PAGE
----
Construction starts on £114M city flood tunnel scheme

Construction work on a £114 million tunnel system to stop sewage flowing into a waterway started today (January 27).

Work on the first of five micro-tunnels, 27 metres below Preston in Lancashire, got underway to kick-off a scheme aimed at stopping wastewater getting into the River Ribble.

As well as the tunnels eight deep shafts are also going to be dug so the tunnels can be built.

The tunnels and shafts will create an extra 40,500 cubic metres of storm water storage for the city which according to United Utilities, the firm behind the work, is the equivalent of 16 Olympic size swimming pools.

Eventually, all five micro tunnels will connect to the already built 3.5 km long storm storage tunnel between the Preston and Penwortham.

United Utilities' principal project manager, Brian Edwards, said: "The project has been planned to help the river and the Fylde coast comply with European legislation.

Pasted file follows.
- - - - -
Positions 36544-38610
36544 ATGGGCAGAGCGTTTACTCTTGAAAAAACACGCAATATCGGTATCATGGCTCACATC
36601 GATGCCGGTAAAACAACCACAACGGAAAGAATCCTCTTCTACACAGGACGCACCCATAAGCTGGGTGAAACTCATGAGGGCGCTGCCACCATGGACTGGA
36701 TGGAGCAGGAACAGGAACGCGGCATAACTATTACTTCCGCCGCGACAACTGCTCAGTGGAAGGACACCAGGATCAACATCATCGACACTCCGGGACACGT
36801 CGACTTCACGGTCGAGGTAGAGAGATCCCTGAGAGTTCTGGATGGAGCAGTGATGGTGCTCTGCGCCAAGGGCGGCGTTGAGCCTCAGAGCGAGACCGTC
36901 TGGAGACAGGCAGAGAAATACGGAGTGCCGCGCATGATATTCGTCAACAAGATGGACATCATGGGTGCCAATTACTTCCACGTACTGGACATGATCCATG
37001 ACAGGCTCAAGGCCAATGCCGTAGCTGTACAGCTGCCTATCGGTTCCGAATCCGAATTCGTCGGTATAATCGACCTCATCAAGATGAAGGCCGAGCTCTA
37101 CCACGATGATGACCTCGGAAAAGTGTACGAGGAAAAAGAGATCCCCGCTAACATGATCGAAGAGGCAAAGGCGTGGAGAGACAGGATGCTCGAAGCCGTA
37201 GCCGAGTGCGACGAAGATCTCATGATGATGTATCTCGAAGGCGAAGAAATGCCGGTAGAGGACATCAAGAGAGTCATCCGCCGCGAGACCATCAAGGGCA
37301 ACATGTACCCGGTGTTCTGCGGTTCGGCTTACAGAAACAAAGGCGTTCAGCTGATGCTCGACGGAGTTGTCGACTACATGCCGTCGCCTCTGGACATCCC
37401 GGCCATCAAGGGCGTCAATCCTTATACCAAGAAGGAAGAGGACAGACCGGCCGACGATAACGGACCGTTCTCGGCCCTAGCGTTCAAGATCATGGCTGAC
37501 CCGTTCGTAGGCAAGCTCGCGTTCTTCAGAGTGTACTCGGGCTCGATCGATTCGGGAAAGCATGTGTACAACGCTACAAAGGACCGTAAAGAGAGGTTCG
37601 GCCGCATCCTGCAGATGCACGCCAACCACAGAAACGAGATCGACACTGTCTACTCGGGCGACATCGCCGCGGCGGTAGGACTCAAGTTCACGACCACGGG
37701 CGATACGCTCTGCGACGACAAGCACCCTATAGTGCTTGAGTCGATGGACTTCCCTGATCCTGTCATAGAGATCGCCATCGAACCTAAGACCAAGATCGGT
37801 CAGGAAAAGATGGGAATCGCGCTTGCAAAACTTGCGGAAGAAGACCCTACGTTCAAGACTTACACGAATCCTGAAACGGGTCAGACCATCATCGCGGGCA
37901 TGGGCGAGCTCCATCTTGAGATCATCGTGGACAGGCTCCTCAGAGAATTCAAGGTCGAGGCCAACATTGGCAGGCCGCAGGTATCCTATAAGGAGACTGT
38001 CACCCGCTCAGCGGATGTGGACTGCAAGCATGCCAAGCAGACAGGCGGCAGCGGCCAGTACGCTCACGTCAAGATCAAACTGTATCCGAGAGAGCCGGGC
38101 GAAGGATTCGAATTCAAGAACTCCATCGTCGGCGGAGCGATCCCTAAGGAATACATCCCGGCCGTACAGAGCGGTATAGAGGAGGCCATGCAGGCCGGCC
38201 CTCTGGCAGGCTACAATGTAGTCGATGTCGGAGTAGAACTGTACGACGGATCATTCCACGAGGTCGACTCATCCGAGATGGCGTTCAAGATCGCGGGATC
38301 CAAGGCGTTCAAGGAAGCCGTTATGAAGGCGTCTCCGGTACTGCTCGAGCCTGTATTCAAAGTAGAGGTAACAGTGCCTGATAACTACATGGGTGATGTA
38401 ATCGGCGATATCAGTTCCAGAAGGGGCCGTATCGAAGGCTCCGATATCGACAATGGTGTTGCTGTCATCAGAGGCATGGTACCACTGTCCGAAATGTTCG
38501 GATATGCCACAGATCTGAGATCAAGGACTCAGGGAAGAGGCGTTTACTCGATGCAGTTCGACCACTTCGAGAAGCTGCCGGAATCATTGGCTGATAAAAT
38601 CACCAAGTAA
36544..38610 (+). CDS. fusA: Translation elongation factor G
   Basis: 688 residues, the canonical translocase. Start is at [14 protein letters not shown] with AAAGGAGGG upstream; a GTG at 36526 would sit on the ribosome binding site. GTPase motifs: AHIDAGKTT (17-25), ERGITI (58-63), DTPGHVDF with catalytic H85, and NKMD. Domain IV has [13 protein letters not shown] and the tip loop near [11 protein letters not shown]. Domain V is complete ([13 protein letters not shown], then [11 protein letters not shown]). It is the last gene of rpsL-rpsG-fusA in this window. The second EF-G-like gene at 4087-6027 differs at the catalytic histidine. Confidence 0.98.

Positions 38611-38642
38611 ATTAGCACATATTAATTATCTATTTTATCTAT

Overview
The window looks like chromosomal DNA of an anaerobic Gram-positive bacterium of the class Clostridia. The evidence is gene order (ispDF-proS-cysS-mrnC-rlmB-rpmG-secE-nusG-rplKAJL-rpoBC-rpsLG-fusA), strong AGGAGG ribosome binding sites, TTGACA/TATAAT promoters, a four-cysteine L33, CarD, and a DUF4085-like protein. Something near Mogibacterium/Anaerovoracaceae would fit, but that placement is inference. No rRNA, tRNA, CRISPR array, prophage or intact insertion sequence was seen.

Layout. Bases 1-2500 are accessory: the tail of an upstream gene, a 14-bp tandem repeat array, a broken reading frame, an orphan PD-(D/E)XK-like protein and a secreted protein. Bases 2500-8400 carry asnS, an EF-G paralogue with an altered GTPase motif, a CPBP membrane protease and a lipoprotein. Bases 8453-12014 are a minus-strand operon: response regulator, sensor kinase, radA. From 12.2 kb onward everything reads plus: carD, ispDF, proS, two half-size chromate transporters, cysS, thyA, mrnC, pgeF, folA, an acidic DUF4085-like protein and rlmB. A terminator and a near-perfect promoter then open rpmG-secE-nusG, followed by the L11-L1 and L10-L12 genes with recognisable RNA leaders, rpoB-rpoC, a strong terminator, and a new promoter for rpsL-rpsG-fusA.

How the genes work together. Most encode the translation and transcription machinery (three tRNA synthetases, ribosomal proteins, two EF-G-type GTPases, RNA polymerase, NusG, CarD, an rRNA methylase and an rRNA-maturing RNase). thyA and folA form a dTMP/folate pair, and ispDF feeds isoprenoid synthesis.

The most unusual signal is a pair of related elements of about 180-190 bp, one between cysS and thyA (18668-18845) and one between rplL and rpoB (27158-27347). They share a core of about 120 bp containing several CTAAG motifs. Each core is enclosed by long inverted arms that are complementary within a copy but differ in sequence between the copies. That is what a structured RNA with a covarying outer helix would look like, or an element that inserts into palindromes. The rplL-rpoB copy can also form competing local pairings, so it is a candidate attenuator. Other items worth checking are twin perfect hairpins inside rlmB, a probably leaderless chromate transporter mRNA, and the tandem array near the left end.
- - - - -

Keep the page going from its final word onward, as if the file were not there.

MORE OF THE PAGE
"Once complete, improvements should be seen to river quality and shellfish waters along the estuary and to beaches at Southport, Ainsdale, St Annes and Blackpool."

During a storm the new tunnel will transport flows to the new pumping station in Penwortham, this is designed to pass up to a maximum flow of 1500 litres a second to the wastewater treatment works at Clifton Marsh.

Luke Walsh


| water metering



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